Curiosity plus old-school science produce new understanding
Whether or not Daphnia recover from certain fungal infections probably matters very little to you in your day to day life; indeed, if you’re like most people, the word “Daphnia” itself has no clear meaning for you. So, let’s start there.
Daphnia is the name of a genus of tiny aquatic crustaceans that are also known by some as water fleas. Like larger crustaceans you may be familiar with, such as shrimp, they have segmented legs, and their bodies are protected by a rigid exoskeleton. But even the largest species of Daphnia grow no more than five millimeters long, so could easily rest atop a pencil eraser. Since the late 1800s, Daphnia have also been useful in studies conducted by parasitologists, scientists who study parasites, their hosts, and interactions among them.
I learned this from Tara Stewart Merrill, a PhD candidate at the University of Illinois who is interested in Daphnia because studying them enables her to better understand the processes that influence disease transmission, including why diseases invade some populations and not others, and why resulting disease epidemics vary in their size or duration
But that’s not what this commentary is about. This commentary is about an interesting discovery Stewart Merrill made along the way, and here’s where we get back to Daphnia and fungal infections.
In her study of the scientific literature on disease transmission among Daphnia, she observed a tendency among among disease ecologists to discount the idea that simple organisms—such as Daphnia—mount complex defenses against infection the way more complex organisms do. In some studies using Daphnia the assumption of no recovery is stated directly, while in others it is simply implicit in how the analyses are conducted and how mathematical models are structured.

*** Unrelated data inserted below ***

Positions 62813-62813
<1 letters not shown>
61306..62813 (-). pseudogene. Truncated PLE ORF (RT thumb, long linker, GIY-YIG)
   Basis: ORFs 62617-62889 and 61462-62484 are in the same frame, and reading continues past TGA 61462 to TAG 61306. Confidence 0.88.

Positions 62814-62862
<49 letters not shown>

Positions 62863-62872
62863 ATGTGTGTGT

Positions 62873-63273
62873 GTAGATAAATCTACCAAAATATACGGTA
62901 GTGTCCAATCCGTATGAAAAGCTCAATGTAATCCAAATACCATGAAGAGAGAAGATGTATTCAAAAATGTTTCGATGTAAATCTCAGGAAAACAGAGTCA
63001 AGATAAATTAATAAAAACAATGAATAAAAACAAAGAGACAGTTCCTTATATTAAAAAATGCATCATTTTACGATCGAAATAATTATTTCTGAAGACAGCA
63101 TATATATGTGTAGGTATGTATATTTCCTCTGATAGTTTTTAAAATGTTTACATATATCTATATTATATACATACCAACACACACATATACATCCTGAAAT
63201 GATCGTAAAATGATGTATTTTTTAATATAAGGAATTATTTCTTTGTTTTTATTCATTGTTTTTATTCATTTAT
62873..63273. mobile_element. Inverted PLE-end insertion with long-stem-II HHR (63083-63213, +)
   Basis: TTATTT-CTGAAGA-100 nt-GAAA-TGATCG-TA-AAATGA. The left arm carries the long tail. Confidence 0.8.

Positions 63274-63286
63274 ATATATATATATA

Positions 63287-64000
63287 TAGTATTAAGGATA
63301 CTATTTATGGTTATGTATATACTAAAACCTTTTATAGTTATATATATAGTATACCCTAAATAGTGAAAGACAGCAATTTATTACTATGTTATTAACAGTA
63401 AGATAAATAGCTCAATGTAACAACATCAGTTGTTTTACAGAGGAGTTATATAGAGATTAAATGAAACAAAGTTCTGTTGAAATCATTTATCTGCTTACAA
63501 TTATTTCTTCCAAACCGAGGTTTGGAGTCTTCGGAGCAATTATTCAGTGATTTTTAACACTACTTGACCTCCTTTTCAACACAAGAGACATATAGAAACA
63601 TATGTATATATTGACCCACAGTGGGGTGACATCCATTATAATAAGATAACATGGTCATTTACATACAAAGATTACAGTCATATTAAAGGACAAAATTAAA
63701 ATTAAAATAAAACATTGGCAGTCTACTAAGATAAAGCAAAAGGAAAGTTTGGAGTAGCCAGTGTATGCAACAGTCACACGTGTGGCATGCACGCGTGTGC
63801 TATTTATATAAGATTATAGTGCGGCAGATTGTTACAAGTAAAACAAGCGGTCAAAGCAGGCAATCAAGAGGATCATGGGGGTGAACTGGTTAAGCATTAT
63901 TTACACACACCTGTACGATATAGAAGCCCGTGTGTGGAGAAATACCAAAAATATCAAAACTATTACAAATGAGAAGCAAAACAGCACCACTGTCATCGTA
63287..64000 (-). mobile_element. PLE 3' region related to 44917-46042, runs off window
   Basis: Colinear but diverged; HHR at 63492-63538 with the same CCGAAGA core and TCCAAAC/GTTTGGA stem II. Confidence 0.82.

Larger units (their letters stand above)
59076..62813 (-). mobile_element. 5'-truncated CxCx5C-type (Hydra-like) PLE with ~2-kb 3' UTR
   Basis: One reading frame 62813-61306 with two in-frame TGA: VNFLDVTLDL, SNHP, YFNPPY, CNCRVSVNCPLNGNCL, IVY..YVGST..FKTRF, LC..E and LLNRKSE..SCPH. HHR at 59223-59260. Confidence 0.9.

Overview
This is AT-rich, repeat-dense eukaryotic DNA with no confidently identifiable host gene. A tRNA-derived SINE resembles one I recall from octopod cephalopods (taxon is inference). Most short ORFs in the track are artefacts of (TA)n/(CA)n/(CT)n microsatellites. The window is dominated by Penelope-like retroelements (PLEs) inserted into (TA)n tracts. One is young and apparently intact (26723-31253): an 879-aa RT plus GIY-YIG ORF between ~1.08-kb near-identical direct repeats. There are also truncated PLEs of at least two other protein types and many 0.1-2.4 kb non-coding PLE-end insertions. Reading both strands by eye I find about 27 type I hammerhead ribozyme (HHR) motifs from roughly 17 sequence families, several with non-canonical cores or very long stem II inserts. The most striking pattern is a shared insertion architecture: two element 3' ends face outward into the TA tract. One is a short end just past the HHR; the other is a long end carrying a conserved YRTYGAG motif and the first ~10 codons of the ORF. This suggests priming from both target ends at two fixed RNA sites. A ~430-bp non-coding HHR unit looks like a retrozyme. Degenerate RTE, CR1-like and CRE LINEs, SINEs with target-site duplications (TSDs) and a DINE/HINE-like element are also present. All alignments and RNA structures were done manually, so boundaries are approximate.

In this context, it’s worth noting that the conventional wisdom about Daphnia not recovering from fungal infection traces all the way back to observations made in the 1880s by Élie Metchnikoff, a Russian scientist whose work on immunity earned him joint credit in a Nobel Prize.
Wondering whether, after the passage of 130-some years, a new set of observations, conducted according to the scientific standards of our time might produce a more accurate picture of what happens when Daphnia dentifera meets the fungus Metschnikowia bicuspidata, Stewart Merrill decided take on the task herself. After all, she remembers thinking, “if someone could do this with a microscope in 1884, I can do better today.”
For her study, Stewart Merrill isolated about 500 Daphnia in individual tubes containing a solution loaded with fungal spores, which the Daphnia, being filter feeders, ingested. Then, over a period of 10 days, she pulled out samples to examine under a microscope what was going on inside them. What she saw was an elegant and complete life cycle (of the fungus) unfolding in front of her eyes, one that scientists had not previously paid attention to. In addition, she witnessed a life and death battle between host and parasite, where the host was clearly fighting back, and that sometimes it was able to clear itself entirely of infection.
That may not mean much to you and me directly, but it does have important implications for disease ecologists, whether they study Daphnia, mosquitos, or snails. And the work of disease ecologists is key to enabling people to predict and manage the spread of diseases, including some that are very close to home for us, such as West Nile virus and Lyme disease. It also underscores the importance for scientists of doing clean and careful work, and of going back from time to time to verify results and assumptions.